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The National Library of Jamaica (NLJ), has established the country’s first National Online Album titled ‘Picture Dis: The National Online Album, of Jamaica’, with pictures from as early as the 1800s.
“Picture Dis is the first national album of Jamaica. It is a digital image collection of outstanding people, memorable places and unique products that come from each parish in Jamaica,” says Public Relations Officer at the NLJ, Denise Harvey, in an interview with JIS News.
“It contains pictures of people who have made significant contributions to Jamaica’s development, places of interest or significance in the history and/or development of a parish and primary products of each parish,” she adds, while informing that the pictures give a unique multifaceted snapshot of Jamaica’s history with detailed text for contextualisation.
“You will see photographs featuring the various products produced in Jamaica – yam, banana, sugar – but not just the products – the photos will feature men digging yams, or bananas being loaded. Also included are biographies and information about each parish, product and place,” she states.
The album also has pictures of trains that were a part of the Jamaica Railway Corporation, Tom Cringle’s Cotton Tree, Devon House in the Nineteenth Century and a number of other notable historical places and events. There are also photos of persons such as Sir Alexander Bustamante, Amy Beckford Bailey, Claude McKay, Oliver Samuels, and Mallica (Kapo) Reynolds, among others.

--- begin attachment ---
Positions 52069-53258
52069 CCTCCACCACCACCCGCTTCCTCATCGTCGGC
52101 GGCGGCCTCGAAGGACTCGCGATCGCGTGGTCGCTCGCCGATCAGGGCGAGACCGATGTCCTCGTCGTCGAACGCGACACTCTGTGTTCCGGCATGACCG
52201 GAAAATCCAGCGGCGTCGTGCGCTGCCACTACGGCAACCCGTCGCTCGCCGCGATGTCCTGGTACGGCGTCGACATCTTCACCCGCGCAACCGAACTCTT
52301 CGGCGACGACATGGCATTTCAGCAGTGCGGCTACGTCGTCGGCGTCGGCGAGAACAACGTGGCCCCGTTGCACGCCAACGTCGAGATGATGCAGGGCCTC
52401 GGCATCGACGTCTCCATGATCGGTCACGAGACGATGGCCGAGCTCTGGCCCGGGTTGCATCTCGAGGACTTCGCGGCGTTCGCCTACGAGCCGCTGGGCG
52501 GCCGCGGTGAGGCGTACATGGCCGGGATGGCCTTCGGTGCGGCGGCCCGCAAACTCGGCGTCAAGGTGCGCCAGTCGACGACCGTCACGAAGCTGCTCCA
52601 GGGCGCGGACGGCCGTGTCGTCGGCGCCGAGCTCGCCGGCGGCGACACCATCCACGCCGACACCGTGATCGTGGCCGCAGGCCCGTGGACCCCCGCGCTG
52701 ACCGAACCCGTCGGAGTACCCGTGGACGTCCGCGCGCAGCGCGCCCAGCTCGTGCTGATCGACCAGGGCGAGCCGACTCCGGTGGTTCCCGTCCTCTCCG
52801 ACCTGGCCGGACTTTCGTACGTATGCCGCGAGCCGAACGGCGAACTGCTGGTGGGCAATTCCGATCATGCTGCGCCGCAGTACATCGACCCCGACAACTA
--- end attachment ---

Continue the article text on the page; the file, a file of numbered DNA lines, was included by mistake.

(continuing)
Ms. Harvey is encouraging Jamaicans to utilise ‘Picture Dis’ as an opportunity to learn more about Jamaica’s history, which is embraced and celebrated by many non-Jamaicans.
“It cannot be that persons outside of Jamaica know more about our history in whatever format, and this is precisely what is happening,” she observes. “Many persons from abroad come to the Library to research the history and culture of this country, simply because it fascinates them and they see the potential for greatness in that history, in the information to be found,” she adds.